Pharmaceutical company Besins Healthcare has responded to the growing market for hormone replacement therapy (HRT) products by opening a new manufacturing facility in Spain.
The UK demand for HRT medicines and their use to alleviate symptoms of the menopause have increased significantly over the last two years, leading to supply interruptions.
The new facility will provide a ‘long-term solution’, Besins said, with the plant predicted to boost global and European manufacturing output by 30%.
Pending regulatory approvals, the facility, in Muel, near Zaragoza in northern Spain, will be able to provide new supplies by the middle of 2024.
The first products to be manufactured will be oestrogen gel (Oestrogel) and progesterone capsules (Utrogestan, 100mg and 200mg).
The opening of the plant follows Besins’ acquisition in 2022 of an existing manufacturing site in Drogenbos, Belgium, which is now focused exclusively on the production of the company’s HRT gels.
Besins said the Spanish and Belgian factories form part of its wider strategy to improve stability of HRT product supply.
Del Cohen, managing director of Besins Healthcare UK, said: ‘The cutting-edge facility located in Spain is poised to address the projected demand for our flagship HRT products, Utrogestan and Oestrogel. Importantly, it offers ample room for potential expansion.’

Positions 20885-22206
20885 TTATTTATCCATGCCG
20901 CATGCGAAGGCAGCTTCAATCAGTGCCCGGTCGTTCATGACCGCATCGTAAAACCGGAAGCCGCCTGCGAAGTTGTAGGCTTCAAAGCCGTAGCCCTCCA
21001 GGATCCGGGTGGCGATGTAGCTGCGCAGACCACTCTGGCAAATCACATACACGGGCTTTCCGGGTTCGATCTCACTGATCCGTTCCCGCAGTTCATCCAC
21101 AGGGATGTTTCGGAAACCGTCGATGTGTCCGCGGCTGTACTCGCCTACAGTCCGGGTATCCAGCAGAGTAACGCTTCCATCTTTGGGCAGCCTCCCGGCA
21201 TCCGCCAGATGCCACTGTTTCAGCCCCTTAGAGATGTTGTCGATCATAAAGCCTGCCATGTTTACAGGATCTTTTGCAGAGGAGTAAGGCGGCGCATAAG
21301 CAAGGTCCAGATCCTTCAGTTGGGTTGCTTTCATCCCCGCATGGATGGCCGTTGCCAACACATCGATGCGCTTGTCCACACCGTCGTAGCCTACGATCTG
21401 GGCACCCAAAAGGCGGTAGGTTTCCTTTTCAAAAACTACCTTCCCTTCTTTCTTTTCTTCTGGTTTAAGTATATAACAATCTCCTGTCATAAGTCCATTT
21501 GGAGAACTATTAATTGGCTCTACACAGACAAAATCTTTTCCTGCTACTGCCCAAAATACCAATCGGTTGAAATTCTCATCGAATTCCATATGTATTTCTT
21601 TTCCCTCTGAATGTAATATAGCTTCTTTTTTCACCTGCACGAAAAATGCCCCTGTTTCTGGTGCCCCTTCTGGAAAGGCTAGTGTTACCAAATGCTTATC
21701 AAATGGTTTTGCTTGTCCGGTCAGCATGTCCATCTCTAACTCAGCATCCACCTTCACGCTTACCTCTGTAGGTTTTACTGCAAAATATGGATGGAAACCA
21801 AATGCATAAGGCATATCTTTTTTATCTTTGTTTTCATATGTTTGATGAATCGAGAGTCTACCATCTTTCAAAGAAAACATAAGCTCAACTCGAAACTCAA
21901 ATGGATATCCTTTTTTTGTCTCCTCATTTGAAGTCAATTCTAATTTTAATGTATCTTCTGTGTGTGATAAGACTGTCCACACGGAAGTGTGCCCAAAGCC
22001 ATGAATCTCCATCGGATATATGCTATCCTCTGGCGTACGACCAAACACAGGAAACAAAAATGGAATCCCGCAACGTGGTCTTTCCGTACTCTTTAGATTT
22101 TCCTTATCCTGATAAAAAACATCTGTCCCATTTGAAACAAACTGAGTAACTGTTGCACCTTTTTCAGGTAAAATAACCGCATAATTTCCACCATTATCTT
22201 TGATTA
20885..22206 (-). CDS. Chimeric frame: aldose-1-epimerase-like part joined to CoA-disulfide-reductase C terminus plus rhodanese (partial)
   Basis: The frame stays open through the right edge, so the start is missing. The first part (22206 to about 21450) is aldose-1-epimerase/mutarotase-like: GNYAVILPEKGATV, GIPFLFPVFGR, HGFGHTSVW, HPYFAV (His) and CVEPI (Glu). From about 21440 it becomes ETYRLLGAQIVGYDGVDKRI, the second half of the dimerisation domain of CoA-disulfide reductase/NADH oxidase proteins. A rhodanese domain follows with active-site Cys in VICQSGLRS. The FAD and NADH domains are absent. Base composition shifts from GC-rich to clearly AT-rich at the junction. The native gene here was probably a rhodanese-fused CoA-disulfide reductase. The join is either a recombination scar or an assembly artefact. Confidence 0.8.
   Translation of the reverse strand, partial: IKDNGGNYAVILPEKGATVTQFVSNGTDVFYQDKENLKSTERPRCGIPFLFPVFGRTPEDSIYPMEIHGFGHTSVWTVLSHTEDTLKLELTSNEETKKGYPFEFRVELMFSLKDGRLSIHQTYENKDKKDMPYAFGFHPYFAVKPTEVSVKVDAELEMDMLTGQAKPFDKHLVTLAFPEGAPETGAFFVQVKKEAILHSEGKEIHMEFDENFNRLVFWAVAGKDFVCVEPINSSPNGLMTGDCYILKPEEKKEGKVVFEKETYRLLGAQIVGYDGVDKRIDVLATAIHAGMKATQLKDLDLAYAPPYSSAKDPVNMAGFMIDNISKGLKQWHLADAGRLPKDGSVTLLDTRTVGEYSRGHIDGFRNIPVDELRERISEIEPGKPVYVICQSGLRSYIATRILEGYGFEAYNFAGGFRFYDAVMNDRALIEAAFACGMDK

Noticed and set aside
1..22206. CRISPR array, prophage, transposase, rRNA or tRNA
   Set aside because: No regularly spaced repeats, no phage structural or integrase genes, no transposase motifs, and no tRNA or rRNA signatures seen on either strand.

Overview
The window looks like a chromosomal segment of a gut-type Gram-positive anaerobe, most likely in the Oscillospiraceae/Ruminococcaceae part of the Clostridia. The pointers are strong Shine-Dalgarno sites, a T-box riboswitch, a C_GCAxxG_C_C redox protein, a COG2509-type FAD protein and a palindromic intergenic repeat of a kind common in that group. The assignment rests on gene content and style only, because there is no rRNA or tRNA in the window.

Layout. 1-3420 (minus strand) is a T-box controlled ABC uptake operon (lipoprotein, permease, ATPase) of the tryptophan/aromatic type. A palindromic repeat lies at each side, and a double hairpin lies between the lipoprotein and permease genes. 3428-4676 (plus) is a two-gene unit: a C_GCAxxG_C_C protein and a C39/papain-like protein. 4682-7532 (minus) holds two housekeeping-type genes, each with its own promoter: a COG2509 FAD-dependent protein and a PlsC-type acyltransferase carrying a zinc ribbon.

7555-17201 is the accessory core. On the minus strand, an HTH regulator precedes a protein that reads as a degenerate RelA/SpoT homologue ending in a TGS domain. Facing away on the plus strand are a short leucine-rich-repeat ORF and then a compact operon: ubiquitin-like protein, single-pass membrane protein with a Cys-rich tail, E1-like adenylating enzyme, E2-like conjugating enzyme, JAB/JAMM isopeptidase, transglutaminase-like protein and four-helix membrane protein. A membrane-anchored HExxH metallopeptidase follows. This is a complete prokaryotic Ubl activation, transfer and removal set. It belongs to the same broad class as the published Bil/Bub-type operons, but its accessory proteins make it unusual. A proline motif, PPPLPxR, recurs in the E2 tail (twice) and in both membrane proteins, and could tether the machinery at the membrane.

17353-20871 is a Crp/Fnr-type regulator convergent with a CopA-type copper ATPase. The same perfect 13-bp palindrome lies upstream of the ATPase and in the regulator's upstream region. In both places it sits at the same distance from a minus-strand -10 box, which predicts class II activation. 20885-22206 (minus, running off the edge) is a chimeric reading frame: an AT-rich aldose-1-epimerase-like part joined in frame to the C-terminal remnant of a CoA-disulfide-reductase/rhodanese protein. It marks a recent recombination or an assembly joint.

He added: ‘We deeply appreciate the remarkable dedication of healthcare professionals not only within the NHS but also beyond its borders. They are instrumental in providing patient-centred care, which increasingly empowers women to make choices in their menopause journey.’
The ongoing shortage of hormone replacement therapy (HRT) has been attributed to an increase in demand for the drugs following media coverage of menopause and the circulation of social media posts.
In April this year, the government launched a new HRT pre-payment certificate (PPC) to allow patients to access a year’s supply of HRT for the same cost as two single prescription charges.
Health and social care secretary Steve Barclay said at the time that this would make HRT more accessible than ever before – helping around 400,000 women save hundreds of pounds a year.’
In May this year, shortages of Utrogestan led the Department of Health and Social Care (DHSC) to restrict supply to just two months’ at a time – a serious shortage protocol (SSP) which is still ongoing.
And at the time, minister for the women’s health strategy Maria Caulfield issued a public statement describing the SSP as ‘decisive action’ that would mean more women would be able to access Utrogestan.
Meanwhile, manufacturer Besins had said that it was ‘taking steps to increase supply’.